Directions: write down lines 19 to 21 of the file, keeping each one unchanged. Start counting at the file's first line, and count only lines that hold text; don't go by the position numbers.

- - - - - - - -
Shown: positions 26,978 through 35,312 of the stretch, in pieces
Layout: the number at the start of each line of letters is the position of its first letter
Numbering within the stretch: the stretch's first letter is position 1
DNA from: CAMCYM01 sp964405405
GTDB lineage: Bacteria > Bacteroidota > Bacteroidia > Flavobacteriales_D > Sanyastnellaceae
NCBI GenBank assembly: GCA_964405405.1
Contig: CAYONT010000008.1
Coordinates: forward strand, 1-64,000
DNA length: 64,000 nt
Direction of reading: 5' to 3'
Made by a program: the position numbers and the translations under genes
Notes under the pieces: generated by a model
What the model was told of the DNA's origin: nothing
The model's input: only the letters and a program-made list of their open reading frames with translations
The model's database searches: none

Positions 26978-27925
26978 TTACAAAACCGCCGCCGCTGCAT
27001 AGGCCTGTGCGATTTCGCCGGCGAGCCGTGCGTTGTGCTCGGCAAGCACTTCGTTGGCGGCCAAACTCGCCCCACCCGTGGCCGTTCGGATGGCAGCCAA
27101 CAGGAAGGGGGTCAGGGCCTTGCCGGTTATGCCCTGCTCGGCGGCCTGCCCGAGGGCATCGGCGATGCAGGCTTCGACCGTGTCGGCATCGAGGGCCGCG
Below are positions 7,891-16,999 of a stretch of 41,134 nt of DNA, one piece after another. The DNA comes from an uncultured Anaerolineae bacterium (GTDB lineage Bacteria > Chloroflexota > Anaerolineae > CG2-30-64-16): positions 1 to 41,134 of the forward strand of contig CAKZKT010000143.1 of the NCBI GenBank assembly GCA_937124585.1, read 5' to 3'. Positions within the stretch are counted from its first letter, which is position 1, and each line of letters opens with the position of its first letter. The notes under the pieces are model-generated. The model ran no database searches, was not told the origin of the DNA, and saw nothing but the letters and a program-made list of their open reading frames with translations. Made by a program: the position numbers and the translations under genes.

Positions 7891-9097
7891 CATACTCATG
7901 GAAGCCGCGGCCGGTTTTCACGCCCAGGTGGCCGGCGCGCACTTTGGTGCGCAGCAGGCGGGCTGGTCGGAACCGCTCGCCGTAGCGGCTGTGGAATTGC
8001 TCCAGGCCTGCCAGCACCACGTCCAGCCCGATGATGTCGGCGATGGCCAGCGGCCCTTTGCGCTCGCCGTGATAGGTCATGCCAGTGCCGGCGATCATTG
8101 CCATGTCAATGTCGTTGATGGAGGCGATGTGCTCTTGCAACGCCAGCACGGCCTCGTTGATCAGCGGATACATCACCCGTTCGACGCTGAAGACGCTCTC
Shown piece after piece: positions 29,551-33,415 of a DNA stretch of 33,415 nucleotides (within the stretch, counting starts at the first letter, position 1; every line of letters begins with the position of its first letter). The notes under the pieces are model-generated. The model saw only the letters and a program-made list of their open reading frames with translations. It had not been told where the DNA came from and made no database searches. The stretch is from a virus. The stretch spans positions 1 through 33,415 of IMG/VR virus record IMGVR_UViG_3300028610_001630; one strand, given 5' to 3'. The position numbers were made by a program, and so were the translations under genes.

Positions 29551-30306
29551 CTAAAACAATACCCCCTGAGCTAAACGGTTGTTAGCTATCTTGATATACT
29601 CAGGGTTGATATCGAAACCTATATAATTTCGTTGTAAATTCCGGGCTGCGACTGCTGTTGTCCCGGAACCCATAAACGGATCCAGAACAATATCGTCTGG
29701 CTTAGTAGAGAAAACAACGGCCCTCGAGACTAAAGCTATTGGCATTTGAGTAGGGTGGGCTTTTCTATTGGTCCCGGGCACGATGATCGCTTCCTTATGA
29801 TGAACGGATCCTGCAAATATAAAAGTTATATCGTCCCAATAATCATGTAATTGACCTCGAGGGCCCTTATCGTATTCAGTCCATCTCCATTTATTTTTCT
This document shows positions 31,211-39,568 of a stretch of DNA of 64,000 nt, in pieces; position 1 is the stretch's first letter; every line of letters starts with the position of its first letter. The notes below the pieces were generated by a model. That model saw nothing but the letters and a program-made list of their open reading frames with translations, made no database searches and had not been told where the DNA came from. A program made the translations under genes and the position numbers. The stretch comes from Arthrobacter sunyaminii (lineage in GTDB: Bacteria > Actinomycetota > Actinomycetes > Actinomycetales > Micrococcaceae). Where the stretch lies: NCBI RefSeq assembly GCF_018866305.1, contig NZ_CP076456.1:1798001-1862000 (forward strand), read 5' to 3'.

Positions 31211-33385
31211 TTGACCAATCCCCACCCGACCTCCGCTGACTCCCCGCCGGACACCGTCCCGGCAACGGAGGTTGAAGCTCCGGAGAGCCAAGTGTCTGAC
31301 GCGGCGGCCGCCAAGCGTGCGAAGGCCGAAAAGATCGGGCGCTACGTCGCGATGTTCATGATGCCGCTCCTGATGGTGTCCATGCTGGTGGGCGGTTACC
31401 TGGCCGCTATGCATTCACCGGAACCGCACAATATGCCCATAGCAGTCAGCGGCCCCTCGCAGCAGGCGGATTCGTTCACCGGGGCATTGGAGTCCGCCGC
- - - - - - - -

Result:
27101 CAGGAAGGGGGTCAGGGCCTTGCCGGTTATGCCCTGCTCGGCGGCCTGCCCGAGGGCATCGGCGATGCAGGCTTCGACCGTGTCGGCATCGAGGGCCGCG
Below are positions 7,891-16,999 of a stretch of 41,134 nt of DNA, one piece after another. The DNA comes from an uncultured Anaerolineae bacterium (GTDB lineage Bacteria > Chloroflexota > Anaerolineae > CG2-30-64-16): positions 1 to 41,134 of the forward strand of contig CAKZKT010000143.1 of the NCBI GenBank assembly GCA_937124585.1, read 5' to 3'. Positions within the stretch are counted from its first letter, which is position 1, and each line of letters opens with the position of its first letter. The notes under the pieces are model-generated. The model ran no database searches, was not told the origin of the DNA, and saw nothing but the letters and a program-made list of their open reading frames with translations. Made by a program: the position numbers and the translations under genes.

Positions 7891-9097